stint with Arkansas Attorney General Mike Beebe, who is making a bid for the
governorship in what is expected to be the most competitive state-wide race in
the South.It was a unique learning
experience for Sam Houston students, whose home state has trended toward
one-party rule over the past decade.
were given typical volunteer work: folding signs, shredding documents, filing,
and organizing campaign literature.
These tasks were punctuated periodically by impromptu seminars organized by the
campaign staff.There, the students
learned about the media operations and the legal, procedural, and organizational
aspects of fundraising.The
presentations were skillfully conducted, mixing an insider’s knowledge with
illuminating anecdotes that offered insight into the candidate—nicely
complemented when General Beebe arrived and spoke to the students himself.It was, as Brynn Reynolds noted, “much more than I had any expectation
late on Friday night, the second day of campaigning began early; the students
were up by .It was homecoming at the University of Arkansas
at Pine Bluff, a historically-black college
located about sixty miles from Little
thousand people were expected to attend the festivities, and, in a campaign,
where there are voters, there are candidates. And Mike Beebe was everywhere.He was in the parade, he met with university officials, he was at the
tailgate party after the parade, he was at the game.He met hundreds, perhaps thousands, of people that day.With him were the students.
They held signs, distributed literature, helped set up the tailgate party,
distributed shirts, fed visitors, answered questions, played with children, and
spoke with General Beebe.Emily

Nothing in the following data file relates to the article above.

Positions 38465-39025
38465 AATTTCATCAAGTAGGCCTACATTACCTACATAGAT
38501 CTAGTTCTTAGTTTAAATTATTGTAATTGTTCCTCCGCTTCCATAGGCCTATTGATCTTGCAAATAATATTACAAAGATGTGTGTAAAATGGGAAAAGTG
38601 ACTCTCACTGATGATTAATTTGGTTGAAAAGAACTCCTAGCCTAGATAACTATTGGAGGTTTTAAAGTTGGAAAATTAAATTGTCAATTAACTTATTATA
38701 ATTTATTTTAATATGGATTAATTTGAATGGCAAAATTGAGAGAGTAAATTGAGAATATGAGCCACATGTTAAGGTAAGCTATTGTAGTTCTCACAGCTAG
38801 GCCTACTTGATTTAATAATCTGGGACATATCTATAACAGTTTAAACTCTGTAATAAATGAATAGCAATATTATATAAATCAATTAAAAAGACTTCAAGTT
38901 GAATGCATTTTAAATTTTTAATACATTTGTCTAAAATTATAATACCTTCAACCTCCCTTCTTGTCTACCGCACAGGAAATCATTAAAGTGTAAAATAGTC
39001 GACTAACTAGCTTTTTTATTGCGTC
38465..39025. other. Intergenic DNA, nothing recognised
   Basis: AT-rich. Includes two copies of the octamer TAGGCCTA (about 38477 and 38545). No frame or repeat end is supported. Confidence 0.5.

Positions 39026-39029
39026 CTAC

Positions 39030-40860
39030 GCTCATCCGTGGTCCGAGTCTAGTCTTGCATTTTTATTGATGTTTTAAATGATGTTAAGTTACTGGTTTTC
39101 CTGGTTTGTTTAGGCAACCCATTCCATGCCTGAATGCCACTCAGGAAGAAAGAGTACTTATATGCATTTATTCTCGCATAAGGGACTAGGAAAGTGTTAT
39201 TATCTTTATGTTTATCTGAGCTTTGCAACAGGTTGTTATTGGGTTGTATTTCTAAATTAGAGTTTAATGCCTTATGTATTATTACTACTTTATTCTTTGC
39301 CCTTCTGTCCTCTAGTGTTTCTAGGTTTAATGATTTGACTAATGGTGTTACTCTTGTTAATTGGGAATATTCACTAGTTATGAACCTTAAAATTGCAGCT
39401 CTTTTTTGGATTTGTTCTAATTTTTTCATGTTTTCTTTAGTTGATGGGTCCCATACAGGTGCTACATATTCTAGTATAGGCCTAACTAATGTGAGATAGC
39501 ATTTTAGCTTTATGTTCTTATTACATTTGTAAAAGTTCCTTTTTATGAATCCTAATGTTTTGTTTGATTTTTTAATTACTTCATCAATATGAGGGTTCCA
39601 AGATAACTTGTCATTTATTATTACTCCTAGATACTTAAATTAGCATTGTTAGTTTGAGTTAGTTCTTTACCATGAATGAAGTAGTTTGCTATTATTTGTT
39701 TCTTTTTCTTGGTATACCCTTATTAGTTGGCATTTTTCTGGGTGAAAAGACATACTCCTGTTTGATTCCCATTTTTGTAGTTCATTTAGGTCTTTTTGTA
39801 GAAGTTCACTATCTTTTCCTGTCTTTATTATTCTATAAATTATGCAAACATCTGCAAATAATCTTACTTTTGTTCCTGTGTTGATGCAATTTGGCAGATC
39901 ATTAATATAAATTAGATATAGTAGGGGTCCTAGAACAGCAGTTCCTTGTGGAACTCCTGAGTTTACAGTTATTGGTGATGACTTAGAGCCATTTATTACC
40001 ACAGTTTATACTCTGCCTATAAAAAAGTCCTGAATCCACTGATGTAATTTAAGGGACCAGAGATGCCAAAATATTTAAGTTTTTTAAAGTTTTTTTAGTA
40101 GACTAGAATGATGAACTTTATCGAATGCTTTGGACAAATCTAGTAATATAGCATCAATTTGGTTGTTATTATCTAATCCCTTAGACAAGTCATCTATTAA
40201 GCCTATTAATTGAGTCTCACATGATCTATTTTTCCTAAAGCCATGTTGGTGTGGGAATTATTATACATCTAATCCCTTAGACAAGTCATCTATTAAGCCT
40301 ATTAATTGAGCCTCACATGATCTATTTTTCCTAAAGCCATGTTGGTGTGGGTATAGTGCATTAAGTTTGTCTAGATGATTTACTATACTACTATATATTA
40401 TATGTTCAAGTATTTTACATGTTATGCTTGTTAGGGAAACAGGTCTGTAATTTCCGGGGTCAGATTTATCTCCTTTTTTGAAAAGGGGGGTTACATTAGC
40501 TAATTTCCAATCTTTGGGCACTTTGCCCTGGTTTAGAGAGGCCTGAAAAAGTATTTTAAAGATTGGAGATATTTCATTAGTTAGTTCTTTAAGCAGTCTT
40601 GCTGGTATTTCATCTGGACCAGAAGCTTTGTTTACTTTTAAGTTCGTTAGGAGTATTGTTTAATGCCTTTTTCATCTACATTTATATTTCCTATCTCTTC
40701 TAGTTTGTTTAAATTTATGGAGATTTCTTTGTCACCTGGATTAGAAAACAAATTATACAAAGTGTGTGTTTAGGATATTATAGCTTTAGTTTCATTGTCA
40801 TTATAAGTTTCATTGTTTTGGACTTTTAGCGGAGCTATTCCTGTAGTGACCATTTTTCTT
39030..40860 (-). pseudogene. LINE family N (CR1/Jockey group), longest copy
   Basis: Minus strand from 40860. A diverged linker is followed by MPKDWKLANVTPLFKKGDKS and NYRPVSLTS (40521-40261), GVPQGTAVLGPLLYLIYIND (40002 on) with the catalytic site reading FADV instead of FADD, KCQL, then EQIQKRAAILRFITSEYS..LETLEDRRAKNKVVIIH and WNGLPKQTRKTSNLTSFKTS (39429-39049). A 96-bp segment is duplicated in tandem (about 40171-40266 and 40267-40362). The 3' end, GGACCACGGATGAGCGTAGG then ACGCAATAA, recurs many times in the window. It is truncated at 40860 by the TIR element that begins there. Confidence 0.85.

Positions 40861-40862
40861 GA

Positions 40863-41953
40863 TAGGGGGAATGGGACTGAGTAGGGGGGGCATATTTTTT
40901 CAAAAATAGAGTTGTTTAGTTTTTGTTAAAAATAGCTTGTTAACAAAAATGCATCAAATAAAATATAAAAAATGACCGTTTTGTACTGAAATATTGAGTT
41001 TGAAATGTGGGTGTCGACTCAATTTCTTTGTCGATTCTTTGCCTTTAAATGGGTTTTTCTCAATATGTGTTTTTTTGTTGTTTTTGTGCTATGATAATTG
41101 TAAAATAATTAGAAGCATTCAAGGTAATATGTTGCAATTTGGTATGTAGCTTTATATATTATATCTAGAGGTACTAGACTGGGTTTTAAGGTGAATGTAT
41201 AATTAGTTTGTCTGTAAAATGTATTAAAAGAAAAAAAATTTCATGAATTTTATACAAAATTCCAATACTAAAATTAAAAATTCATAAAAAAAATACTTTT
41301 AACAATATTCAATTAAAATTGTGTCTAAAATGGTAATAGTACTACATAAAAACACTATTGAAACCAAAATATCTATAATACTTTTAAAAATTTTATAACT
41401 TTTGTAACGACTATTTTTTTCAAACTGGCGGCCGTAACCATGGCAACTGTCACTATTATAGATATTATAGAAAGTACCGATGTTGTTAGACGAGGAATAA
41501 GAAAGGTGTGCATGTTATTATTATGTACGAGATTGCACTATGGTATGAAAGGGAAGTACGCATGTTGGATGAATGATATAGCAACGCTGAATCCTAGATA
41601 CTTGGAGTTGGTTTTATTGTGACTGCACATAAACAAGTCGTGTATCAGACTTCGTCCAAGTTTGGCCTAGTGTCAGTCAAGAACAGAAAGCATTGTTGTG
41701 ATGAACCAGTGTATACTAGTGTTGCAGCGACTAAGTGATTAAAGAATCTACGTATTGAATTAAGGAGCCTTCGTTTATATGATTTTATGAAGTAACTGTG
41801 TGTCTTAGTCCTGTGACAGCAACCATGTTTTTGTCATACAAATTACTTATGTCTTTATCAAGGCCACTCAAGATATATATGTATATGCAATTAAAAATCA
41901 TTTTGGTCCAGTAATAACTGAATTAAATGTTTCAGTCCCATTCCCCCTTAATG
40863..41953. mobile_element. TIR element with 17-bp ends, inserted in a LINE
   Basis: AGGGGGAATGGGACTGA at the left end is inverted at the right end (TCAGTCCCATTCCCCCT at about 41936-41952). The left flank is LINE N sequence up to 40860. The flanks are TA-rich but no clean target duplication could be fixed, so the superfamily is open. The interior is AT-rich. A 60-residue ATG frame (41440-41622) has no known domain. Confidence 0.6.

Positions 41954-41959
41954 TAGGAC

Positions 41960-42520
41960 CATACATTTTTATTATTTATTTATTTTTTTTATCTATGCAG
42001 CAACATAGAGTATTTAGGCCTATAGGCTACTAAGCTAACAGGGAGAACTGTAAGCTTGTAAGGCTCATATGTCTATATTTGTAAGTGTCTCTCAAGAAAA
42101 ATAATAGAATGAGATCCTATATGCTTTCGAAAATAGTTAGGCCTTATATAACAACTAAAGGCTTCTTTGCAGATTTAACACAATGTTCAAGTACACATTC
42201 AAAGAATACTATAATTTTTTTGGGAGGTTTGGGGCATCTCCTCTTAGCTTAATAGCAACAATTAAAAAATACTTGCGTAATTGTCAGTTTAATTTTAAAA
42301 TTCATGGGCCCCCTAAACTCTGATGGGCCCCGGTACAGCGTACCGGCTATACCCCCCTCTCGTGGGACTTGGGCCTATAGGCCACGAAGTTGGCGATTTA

Johnson even served as the official photographer for the day, following Beebe
through stadium grounds, snapping more than 150 photographs of the candidate
interacting with potential voters.
“It was a wonderful day,” said Johnson, “and I’ll have hundreds of photographs
to remind me of it.”
The work was
appreciated by Attorney General Beebe, who lauded the students’ “inspiration and
commitment,” which “is instrumental to keeping the future of democracy alive.We were excited that students from
lent us their time and effort and joined us on the campaign trail.”The students, too, were excited, and plans of a return trip are in the
early planning stage.Speaking as a
group, the students expressed their “great appreciation to Attorney General Mike
Beebe for his willingness to provide such a wonderful learning opportunity to
students from another state.He and
his campaign staff went far beyond what courtesy required, and we have benefited
The trip is a
culmination of many such educational experiences.They have attended town hall meetings presented by Texas Representative
Lois Kolkhorst, a lecture by Speaker of the House Dennis Hastert, and speeches
by former President George Bush and Vice President Dick Cheney—which have taken
them to seven cities in two states and the District of Columbia.And next semester, the program will be expanded, further enriching the
students and their classrooms—wherever those classrooms might be.